As of 2015, some common Irish grandmother names Irish-speaking children use include "Seanmháthair," which translates to "old mother," and "Máthair Mhór," which translates to "great mother." English-speaking Irish children usually refer to their grandmothers with common names, such as Granny, Grandma or Nanna.
The Irish language, known as Gaeilge, has specific vocative and nominative case forms, which require the speaker to use different terms when describing a person versus addressing them directly. In the case of Irish grandmother names in Gaeilge, the majority are nominative case, meaning they are used when describing or speaking about a person's grandmother. "Seanmháthair" and "Máthair Mhór," are considered formal titles, along with "Máthair Chríona," which translates to "mother of the heart." In turn, when speaking or addressing one's grandmother directly, vocative case names are generally used. These titles are considered informal, such as "Maimeó" or "Móraí," and the latter is used interchangeably to address grandmothers and grandfathers.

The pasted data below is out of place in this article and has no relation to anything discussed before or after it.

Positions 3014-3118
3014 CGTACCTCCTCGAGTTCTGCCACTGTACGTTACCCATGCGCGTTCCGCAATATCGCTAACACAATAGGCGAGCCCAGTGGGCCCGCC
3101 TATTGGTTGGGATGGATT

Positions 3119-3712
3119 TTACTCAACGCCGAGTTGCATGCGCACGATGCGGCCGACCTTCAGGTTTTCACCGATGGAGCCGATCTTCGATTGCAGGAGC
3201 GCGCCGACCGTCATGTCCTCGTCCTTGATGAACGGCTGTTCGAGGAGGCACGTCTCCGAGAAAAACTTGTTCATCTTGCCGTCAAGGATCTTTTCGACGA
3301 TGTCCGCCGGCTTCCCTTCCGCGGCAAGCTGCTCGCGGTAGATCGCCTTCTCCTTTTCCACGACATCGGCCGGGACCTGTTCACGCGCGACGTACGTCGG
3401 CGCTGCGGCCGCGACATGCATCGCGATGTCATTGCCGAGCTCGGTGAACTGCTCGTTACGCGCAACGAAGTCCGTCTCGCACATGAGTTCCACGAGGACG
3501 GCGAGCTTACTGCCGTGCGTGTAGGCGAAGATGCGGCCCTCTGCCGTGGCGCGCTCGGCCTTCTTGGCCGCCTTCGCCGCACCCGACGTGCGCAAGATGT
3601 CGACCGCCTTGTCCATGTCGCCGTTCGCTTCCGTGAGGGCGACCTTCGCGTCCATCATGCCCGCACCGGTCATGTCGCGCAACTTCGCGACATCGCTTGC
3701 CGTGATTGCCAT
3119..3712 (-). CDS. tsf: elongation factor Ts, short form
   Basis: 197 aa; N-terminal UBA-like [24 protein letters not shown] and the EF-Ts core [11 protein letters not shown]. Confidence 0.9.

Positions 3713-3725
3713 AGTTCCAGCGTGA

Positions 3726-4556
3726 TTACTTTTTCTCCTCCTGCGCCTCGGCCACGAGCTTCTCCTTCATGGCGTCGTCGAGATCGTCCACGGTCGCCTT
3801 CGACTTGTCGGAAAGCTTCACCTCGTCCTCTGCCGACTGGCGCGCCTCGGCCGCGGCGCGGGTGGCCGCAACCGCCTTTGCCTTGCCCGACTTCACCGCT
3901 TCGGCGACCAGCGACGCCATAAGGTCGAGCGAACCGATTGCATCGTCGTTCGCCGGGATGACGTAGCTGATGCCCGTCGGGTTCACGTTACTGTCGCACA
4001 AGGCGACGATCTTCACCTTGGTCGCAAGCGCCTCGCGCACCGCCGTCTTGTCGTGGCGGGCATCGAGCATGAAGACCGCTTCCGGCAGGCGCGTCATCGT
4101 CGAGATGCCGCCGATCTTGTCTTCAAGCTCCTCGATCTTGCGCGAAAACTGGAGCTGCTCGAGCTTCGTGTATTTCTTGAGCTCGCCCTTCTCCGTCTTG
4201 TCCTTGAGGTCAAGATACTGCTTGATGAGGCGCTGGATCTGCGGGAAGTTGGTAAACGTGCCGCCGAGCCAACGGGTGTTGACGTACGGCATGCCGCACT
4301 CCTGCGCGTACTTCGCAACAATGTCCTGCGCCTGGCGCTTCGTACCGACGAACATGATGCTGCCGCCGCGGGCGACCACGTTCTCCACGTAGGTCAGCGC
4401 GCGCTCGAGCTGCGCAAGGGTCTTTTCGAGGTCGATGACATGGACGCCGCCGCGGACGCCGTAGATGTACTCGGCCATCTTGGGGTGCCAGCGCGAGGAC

Additionally, some common Irish terms of endearment grandmothers use when speaking to their grandchildren in Gaeilge are "a stór" and "a thaisce," which both mean "my treasure," and "a mhuirnín," which means "darling." Other affectionate terms include "a leanbh," which translates to "my child," and "a chroí," which means "my heart."